European Council President Donald Tusk said there could be no "cherry-picking" on post-Brexit trade relations. British Prime Minister Theresa May will unveil Brexit plans at a speech next week.
European Council President Donald Tusk on Friday called reported British plans for post-Brexit relations with the bloc as "based on pure illusion."
Tusk told reporters he hoped to get details of British plans when he meets with Prime Minister Theresa May next Thursday, a day before she is to unveil them in a speech.
May and senior Cabinet members agreed in a meeting on Thursday to Britain's plans for relations with the EU-27 after it officially leaves the bloc in March 2019. Media reports suggest the UK wants to align with the EU on some trade issues but diverge in other areas.
Tusk said there could be "no cherry-picking and no single market 'a la carte.'"
"I'm glad that the UK government seems to be moving towards a more detailed position," the European Council president said following a meeting of the bloc's leaders on Friday. "However, if the media reports are correct, I am afraid that the UK position today is based on pure illusion."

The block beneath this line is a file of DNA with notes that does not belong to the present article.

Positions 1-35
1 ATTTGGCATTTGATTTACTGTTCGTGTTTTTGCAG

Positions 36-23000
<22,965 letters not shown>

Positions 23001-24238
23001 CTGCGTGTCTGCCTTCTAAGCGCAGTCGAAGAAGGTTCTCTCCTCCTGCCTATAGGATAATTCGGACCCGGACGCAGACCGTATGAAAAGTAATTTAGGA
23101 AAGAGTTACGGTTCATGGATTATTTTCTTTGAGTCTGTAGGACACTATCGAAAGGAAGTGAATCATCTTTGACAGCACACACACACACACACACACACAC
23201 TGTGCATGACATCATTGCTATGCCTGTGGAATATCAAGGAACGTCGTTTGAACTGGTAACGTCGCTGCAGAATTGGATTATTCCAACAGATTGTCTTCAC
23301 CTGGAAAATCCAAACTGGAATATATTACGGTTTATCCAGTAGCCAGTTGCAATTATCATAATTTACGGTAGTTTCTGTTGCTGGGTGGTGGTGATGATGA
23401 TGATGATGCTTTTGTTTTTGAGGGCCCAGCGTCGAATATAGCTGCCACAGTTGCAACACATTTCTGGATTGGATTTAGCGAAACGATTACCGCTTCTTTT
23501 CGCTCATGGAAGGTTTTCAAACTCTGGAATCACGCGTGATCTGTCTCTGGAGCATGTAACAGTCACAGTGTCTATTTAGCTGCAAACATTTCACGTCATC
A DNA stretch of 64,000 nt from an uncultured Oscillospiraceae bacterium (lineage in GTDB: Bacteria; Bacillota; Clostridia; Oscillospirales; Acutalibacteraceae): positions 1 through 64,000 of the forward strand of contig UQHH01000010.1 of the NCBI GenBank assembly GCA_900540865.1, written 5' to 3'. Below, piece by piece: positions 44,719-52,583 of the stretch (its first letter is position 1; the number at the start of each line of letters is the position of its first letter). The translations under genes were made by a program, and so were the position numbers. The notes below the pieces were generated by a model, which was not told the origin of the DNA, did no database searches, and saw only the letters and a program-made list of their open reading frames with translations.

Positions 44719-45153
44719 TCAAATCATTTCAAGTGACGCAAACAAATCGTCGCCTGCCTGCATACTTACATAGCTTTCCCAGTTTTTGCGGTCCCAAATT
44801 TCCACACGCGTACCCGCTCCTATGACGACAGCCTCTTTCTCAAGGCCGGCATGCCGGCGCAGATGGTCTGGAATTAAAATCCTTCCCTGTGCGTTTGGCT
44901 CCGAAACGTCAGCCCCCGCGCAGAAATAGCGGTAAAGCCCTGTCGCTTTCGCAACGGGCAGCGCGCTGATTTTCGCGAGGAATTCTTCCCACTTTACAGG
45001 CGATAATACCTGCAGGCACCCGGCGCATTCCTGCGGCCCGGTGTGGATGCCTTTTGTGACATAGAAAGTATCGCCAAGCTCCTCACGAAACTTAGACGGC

"It seems like the 'cake' philosophy is still alive," Tusk said, referring to comments from British Foreign Secretary Boris Johnson that the people in the UK want to "have their cake and eat it" by leaving the EU's single market and enjoying its benefits.
The EU also wants to maintain a seamless border between Ireland, an EU member, and Northern Ireland, a difficult task if Britain were to leave the customs union.
May is struggling with divisions within her Conservative Party between those that want a "clean break" and others who want to maintain close ties to the EU.
Tusk said European Union leaders would be "extremely realistic in our assessment of possible new proposals" when they meet to establish the outline for negotiations at a summit in March.
The bloc would adopt these guidelines "whether the UK is ready with its vision of our future relations or not," Tusk said.
The next stage in discussions between the UK and the EU on the future partnership is set for April.
EU leaders at an informal meeting in Brussels also addressed filling budget gaps when Britain leaves the EU, European Parliament elections, Syria and Turkey.
cw/sms (AFP, dpa, Reuters)